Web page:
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With George Springer going to Blue Jays, will Mets pursue Jackie Bradley Jr.?

The Red Sox's Jackie Bradley Jr. hits a

The Red Sox's Jackie Bradley Jr. hits a two-run double in the first inning of a game against the Yankees at Fenway Park on July 25, 2019, in Boston. Credit: AP/Elise Amendola

Signing George Springer would have topped off a terrific offseason for the Mets, because he’s a righthanded-hitting centerfielder, a winning player and a Connecticut native who was said to be interested in returning to the area.

But the Mets didn’t want to pay the 31-year-old centerfielder the $150 million he agreed to take from the Toronto Blue Jays on Tuesday night. That contract agreement is pending a physical, according to The Associated Press.

The Mets’ best offer, according to MLB.com, was for six years and $120-$125 million.

Owner Steve Cohen confirmed the end of the Mets’ pursuit of Springer on Wednesday afternoon in an answer on Twitter to a Mets fan who ungrammatically tweeted at Cohen: "I would of went to 155 for this guy."

"Too late now," Cohen replied. "You missed it . . . [Springer] went for 150."

Team president Sandy Alderson – who last week said the Mets were "loosely" engaged with Springer -- still has multiple options to consider, if he wishes.

Alderson, who is acting as the de facto general manager after Jared Porter was fired on Tuesday, proved with the Francisco Lindor / Carlos Carrasco trade that he is willing to act boldly, get creative and take on money. Alderson said after that trade the Mets were "closer to [being] one player away" than when he took the team president job in November.

The Mets would like to employ a better defensive centerfielder than Brandon Nimmo, who could switch to left.

Available free agents for centerfield include lefthanded-hitting Jackie Bradley Jr., who won the AL Gold Glove award with Boston in 2018. The market for the 30-year-old Bradley should heat up now that Springer is headed to Toronto and corner outfielder Michael Brantley agreed on Wednesday to a two-year, $32-million deal to remain with Houston.

Brett Gardner is still a free agent. Would Alderson consider the 37-year-old Yankees veteran as a one-year stopgap to platoon with a righthanded-hitting free agent such as Kevin Pillar or Jake Marisnick? It’s not as sexy as signing Springer, but would cost far less than $150 million.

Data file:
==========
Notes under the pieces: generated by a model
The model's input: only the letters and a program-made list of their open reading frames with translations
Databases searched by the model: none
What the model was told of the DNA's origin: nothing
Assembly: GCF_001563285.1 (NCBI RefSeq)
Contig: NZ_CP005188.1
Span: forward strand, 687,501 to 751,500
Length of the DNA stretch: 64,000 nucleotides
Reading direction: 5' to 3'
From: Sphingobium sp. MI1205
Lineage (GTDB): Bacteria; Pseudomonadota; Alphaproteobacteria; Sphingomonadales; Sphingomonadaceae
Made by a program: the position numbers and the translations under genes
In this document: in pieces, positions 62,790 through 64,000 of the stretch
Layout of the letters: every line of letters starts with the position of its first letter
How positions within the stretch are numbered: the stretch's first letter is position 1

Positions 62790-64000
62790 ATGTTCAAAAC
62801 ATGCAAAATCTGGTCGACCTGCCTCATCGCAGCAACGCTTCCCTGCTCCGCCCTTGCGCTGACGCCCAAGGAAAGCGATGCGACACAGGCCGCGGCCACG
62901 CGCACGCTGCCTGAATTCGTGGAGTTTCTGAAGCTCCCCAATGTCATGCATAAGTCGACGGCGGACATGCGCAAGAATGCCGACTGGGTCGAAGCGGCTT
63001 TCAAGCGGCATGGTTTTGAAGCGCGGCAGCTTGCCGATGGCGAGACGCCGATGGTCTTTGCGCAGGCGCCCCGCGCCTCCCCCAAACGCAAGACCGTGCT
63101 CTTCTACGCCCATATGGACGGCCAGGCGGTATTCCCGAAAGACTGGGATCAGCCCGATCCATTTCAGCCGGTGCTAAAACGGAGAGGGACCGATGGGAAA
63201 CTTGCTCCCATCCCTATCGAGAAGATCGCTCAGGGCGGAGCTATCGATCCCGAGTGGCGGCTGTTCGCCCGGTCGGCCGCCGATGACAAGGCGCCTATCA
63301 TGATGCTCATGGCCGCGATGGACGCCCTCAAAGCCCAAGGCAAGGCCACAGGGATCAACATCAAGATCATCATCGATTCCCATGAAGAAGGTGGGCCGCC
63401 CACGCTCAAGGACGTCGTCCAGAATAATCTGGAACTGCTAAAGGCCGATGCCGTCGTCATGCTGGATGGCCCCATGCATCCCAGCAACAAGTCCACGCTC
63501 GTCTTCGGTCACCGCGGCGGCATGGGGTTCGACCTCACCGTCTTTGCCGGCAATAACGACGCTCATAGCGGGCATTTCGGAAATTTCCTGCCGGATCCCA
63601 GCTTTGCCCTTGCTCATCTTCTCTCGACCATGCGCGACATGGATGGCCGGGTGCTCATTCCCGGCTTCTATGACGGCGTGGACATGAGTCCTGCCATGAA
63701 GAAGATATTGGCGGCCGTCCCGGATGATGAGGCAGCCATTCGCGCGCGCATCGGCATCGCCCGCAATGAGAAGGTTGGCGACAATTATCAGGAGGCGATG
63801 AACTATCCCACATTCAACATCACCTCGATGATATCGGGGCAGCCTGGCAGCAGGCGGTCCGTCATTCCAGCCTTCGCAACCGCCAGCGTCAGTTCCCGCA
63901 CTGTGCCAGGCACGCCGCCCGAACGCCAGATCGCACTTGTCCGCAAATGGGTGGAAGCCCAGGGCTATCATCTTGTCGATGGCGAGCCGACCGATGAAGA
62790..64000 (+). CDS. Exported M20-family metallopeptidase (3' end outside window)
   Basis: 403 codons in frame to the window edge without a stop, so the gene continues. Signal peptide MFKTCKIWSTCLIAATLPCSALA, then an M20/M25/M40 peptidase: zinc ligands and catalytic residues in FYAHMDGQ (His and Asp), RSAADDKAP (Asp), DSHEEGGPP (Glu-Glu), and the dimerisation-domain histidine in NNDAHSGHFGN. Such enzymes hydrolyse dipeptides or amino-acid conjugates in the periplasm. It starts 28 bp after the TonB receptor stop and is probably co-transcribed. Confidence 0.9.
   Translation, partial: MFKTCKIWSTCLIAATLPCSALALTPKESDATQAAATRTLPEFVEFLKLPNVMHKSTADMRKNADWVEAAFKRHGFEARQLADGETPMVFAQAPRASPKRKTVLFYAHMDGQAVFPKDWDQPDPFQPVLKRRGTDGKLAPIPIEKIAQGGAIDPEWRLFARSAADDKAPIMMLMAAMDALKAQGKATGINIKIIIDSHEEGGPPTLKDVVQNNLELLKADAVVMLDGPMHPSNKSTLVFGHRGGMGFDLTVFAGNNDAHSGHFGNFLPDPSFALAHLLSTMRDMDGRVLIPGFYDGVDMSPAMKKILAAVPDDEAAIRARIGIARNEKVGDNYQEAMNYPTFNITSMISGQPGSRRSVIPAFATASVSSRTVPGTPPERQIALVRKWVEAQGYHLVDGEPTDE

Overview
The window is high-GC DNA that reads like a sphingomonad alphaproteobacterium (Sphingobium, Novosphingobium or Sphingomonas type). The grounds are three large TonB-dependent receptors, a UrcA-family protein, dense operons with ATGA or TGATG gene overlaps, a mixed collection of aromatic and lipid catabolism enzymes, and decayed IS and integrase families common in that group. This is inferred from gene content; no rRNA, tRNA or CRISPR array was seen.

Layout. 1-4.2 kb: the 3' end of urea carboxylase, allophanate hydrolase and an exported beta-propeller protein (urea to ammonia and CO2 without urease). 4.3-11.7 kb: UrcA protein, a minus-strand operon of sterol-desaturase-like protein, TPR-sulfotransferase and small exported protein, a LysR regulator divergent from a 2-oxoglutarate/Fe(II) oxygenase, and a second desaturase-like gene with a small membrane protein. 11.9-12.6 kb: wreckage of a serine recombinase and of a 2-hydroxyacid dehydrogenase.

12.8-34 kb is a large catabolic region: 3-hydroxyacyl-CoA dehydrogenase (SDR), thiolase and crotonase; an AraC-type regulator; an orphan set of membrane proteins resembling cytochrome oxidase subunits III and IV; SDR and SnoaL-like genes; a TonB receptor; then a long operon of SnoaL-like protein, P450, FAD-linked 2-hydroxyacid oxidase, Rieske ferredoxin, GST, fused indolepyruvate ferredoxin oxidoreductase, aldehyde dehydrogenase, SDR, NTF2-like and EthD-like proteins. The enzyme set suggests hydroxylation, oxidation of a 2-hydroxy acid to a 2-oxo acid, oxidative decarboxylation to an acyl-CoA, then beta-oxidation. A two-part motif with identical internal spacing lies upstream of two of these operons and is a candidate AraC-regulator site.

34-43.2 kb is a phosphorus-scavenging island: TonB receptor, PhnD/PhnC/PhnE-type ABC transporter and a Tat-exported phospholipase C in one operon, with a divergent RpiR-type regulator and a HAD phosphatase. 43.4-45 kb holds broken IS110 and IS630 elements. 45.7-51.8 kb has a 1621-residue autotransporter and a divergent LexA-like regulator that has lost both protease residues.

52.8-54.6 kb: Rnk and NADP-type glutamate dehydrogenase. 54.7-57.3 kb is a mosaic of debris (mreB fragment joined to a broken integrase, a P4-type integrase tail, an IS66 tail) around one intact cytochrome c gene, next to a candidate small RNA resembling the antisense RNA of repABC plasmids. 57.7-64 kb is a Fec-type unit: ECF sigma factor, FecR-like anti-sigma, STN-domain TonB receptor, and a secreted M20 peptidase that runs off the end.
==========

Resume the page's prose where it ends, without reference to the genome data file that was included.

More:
Milwaukee’s Lorenzo Cain could be available in a trade if the Mets are willing to take on the two years and $35 million left on his contract (perhaps offset by the Brewers kicking in money or taking back an onerous Mets contract, such as Jeurys Familia’s one year at $11.6 million). Cain, an NL Gold Glove winner in 2019, opted out of the 2020 season after five games.

The Mets are hopeful the owners and players will agree to allow the National League to continue use the designated hitter next season and beyond. That would allow Pete Alonso and Dom Smith to share first base and DH duties rather than forcing Smith to play leftfield.

The Mets, who are believed to be about $27 million under the $210 million luxury-tax threshold, could leave their starting outfield as is and pivot to two very available star third basemen via trade.

Kris Bryant of the Cubs and Nolan Arenado of the Rockies are both coming off subpar 2020 seasons. Bryant is signed for one year at $19.5 million and then will be a free agent. Arenado has six years and $199 million left on his deal.

Bryant could make more sense. The Cubs are in retool mode and are looking to change the makeup of their team. Acquiring Bryant heading into his free agent walk year could help him return to the form that won him NL Rookie of the Year in 2015 and NL MVP in 2016.

Happ agrees to Twins deal. Former Yankees lefthander J.A. Happ has agreed to a one-year, $8 million contract with the Minnesota Twins, according to multiple reports. Happ, 38, went 2-2 with a 3.47 ERA in nine starts for the Yankees in 2020.

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